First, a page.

Wild fish ripped my flesh.
Let me qualify that. A wild fish ripped my flesh. If there is one point that Ney Olortegui, our Amazon guide, would like to make clear ("When I had an agent," says Ney, "I was going to swim in a 20,000-gallon tank with thousands of piranha at Circus Circus in Las Vegas. The guy who had contact with my agent say, 'You commit suicide' ") it is that people go overboard when they talk about man-eating fish.
When I look back on those stretches of the Amazon Basin that we traveled, the various tributaries and patches of jungle, it is not man-eating fish that spring to mind. It is mud. Strange gray-green-blue-brown mud. One small man-eating fish ripped my flesh. "You tell about that, nobody gonna want to come," said Ney.
Traditionally, stories told by explorers back from the Amazon are hard to swallow. Those fierce women warriors for whom the Amazon is named? Fabricated by a 16th-century Spaniard. Those 300-pound catfish that can drag children to the bottom of the river and gulp them whole? Well, those do exist. We ate part of one. And we decided that the Amazon is where Hollywood finds models for imaginary beasts: the wookie in Star Wars and the gremlins in Gremlins, for instance. We owned a gremlin and kept it on our raft. And we could have picked up a wookie, but we didn't. We left it in the muddy village of Santa Maria, moaning.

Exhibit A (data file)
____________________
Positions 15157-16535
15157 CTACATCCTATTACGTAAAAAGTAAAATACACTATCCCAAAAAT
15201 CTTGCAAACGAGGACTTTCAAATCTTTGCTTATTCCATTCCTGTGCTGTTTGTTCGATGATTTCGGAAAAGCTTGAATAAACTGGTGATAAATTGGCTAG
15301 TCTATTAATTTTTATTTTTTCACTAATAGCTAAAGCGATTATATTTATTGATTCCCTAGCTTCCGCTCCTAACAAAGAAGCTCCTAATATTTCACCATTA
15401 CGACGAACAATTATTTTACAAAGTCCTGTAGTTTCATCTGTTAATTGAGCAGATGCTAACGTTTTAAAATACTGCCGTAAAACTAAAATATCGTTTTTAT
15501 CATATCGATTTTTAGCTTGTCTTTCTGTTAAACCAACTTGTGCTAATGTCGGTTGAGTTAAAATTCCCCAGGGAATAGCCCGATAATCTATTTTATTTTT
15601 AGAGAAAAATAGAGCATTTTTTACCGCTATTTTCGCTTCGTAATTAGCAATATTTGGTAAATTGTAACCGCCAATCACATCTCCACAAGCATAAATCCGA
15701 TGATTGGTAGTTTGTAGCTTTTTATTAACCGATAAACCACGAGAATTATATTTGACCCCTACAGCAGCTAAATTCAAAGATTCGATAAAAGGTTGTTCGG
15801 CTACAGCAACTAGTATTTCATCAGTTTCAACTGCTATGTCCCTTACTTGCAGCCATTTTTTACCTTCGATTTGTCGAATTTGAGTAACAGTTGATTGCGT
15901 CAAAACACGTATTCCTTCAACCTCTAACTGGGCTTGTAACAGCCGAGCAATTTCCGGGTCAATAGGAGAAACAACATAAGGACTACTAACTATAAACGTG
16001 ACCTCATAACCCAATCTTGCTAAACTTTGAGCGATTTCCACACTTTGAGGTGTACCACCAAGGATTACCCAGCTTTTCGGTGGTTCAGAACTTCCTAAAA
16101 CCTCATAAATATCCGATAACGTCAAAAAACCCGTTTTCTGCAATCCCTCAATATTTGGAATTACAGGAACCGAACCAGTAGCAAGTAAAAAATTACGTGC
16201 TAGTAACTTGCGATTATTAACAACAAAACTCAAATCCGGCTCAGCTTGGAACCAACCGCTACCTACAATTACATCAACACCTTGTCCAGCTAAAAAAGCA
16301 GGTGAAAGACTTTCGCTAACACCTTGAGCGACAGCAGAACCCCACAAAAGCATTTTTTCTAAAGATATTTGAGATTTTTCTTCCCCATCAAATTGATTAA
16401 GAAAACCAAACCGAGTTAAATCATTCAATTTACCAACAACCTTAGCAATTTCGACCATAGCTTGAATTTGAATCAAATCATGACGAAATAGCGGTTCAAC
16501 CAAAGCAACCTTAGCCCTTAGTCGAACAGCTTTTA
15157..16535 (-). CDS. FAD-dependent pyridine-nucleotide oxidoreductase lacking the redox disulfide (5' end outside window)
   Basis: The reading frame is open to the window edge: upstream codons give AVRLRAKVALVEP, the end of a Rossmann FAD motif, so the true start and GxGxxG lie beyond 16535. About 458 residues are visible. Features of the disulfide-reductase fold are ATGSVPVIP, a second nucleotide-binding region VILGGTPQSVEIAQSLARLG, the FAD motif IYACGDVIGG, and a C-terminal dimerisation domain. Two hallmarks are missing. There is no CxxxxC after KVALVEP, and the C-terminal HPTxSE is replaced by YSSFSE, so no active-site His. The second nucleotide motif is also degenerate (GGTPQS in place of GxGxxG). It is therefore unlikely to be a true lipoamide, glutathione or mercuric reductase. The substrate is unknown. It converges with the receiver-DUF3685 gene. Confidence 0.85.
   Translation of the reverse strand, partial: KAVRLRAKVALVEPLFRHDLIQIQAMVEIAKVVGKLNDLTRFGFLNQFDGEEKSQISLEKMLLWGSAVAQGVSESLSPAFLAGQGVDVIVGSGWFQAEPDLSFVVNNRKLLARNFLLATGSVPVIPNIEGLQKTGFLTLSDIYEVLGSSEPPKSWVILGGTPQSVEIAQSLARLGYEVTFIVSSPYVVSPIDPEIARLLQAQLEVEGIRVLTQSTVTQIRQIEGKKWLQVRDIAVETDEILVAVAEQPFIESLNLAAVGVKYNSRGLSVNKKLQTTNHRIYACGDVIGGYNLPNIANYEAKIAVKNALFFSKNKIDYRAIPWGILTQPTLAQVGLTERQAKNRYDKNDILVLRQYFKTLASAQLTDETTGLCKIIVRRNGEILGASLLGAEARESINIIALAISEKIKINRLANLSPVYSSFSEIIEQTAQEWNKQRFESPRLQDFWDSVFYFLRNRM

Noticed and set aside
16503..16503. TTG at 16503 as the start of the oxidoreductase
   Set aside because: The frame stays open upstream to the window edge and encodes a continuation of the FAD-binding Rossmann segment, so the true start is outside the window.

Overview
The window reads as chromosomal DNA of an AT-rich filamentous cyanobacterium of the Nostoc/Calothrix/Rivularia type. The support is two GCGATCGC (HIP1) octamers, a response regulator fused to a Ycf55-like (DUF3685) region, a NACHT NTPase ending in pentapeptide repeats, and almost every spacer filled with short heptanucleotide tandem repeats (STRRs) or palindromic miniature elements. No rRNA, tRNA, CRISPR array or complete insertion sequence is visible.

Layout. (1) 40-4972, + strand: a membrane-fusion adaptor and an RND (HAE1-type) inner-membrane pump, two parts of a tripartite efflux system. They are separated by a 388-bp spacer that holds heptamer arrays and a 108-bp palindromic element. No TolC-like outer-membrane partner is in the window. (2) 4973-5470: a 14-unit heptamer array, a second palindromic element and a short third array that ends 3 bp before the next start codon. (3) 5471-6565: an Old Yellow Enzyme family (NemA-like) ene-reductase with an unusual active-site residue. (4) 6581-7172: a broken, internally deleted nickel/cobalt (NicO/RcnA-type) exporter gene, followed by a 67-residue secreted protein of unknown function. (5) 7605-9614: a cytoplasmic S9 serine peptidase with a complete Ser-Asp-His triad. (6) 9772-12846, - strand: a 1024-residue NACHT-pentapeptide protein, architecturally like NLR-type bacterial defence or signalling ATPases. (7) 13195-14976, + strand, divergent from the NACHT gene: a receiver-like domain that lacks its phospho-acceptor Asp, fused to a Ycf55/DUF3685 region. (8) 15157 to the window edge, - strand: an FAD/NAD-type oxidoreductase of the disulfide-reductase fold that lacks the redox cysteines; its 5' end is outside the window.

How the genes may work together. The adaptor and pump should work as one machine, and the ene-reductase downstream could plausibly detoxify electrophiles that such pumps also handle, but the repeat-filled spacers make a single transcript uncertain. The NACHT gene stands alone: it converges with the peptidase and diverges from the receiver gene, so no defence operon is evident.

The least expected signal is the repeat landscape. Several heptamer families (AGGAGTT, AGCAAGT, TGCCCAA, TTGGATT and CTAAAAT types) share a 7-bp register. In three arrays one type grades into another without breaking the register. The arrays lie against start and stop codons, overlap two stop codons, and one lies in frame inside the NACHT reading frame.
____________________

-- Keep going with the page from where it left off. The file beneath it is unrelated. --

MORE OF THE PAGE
The mud is what sticks with me. Two episodes in the mud. Ney, my son, John, and I in the mud, twice—once wallowing like little kids, and once when I thought, Someone could die like this.
The thing is, you probably want to hear about the man-eating fish. O.K. But I refuse to sensationalize it.
There I was, dog-paddling in the Huallaga, an Amazonian tributary in northern Peru. Our raft, the Yacu-Mama (named by Ney for a legendary Amazonian monster), was at anchor. Several of us explorers were in swimming. Ney had assured us that we needn't worry about what he referred to as "my piranha."
As long as we kept moving, he said. The kind of piranha that frequented this stretch of the river would rather eat something dead: "People come here, they make a documentary out of the piranha. They take a cow, they shoot pictures till they drown the cow. They use special pipes from the United States to blow bubbles. They buy one of the stuffed piranha, put it in the water and make its jaws move. They strip the cow, so it look beautiful, to the bone. That's false. That's why my piranha have gained so much fame."
Then another explorer asked about something even worse: the candiru, a toothpick-sized fish that introduces itself (strange phrase) into one or another of a swimmer's orifices and cannot be removed except by surgery. Was it true, in fact, that the candiru was capable of swimming up the stream of a person urinating into the river?
"Oh, yeaahhh," said Ney. "They do that. Can...dee...ru. But thass just if you not wearing a bathing suit."